He was drawn to her like a yellow cat to navy blue pants
August 29, 2015 11:30 AM   Subscribe

Dr. Joel Phillips, of West Trenton, NJ, is the 33rd grand-prize winner of the annual Bulwer-Lytton Fiction Contest, which challenges writers to concoct the worst opening sentence of a hypothetical novel. (Or, to look at it another way, the best sentence in the genre of "bad opening sentences.") The full list of winners, runners-up, and dishonorable mentions.

The winning entry:
Seeing how the victim's body, or what remained of it, was wedged between the grill of the Peterbilt 389 and the bumper of the 2008 Cadillac Escalade EXT, officer "Dirk" Dirksen wondered why reporters always used the phrase "sandwiched" to describe such a scene since there was nothing appetizing about it, but still, he thought, they might have a point because some of this would probably end up on the front of his shirt.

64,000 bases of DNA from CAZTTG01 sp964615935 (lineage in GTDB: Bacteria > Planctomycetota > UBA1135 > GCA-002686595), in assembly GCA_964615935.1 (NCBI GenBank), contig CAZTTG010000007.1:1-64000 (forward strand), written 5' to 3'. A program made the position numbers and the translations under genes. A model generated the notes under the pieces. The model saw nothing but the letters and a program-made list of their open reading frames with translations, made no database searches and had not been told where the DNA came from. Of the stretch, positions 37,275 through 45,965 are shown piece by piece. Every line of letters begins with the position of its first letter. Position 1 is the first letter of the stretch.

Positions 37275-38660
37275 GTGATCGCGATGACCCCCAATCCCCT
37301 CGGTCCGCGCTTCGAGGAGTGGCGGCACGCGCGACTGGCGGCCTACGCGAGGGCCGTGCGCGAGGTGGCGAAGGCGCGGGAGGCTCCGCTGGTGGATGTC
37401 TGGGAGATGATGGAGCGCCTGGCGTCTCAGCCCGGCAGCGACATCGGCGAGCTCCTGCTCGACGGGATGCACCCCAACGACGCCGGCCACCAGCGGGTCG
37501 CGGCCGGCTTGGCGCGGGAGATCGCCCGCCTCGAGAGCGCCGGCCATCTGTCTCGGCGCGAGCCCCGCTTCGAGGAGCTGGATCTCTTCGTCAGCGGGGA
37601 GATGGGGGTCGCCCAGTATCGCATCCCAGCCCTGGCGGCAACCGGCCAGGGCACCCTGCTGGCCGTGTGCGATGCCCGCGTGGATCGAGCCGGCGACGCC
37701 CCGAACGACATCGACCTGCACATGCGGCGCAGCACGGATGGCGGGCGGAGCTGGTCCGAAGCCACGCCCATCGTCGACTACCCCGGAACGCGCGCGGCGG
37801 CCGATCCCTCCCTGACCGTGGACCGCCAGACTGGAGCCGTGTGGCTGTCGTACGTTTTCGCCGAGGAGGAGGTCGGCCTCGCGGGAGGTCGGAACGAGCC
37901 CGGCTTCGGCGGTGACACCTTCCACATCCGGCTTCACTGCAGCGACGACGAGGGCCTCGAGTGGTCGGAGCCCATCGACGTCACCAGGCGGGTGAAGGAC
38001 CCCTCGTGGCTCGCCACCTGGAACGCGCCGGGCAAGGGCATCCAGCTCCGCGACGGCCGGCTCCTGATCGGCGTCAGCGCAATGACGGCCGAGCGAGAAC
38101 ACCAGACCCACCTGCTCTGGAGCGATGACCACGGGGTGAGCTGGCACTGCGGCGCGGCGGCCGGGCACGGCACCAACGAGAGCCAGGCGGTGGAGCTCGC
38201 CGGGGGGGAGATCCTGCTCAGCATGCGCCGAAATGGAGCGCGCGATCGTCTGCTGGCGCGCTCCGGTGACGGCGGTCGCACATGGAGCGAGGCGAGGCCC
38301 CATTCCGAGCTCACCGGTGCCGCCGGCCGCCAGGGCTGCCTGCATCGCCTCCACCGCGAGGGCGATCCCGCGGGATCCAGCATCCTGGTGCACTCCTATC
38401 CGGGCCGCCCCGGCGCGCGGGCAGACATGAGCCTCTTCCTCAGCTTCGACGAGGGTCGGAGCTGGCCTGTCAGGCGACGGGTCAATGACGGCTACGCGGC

The Bulwer-Lytton Fiction Contest previously on Metafilter: 2014, 2011, 2010, 2008, 2005, 2004, 2003, 2002, 2001.

Also previously, the shorter competition, the Lyttle Lyttons: 2015, 2014, 2013, 2012, 2009, 2004.
posted by Shmuel510 (30 comments total) 28 users marked this as a favorite
The winner for Adventure is fantastic.

After weeks at sea, Captain Fetherstonhaugh and his hardy crew had at last crossed the halfway point, and he mused that the closest dry land now lay in the Americas, assuming of course that it was not raining there. — David Laatsch, Baton Rouge, LA
posted by roomthreeseventeen at 11:42 AM on August 29, 2015 [8 favorites]

This is my favorite bunch of winners in several years. Most years seem to rely too much on ridiculous similes drawn out beyond comprehension, but these are fairly convincing and I can imagine coming across most of them in an actual terrible book.
posted by shakespeherian at 11:48 AM on August 29, 2015 [2 favorites]

+1 for Morris.
posted by ethansr at 11:53 AM on August 29, 2015 [1 favorite]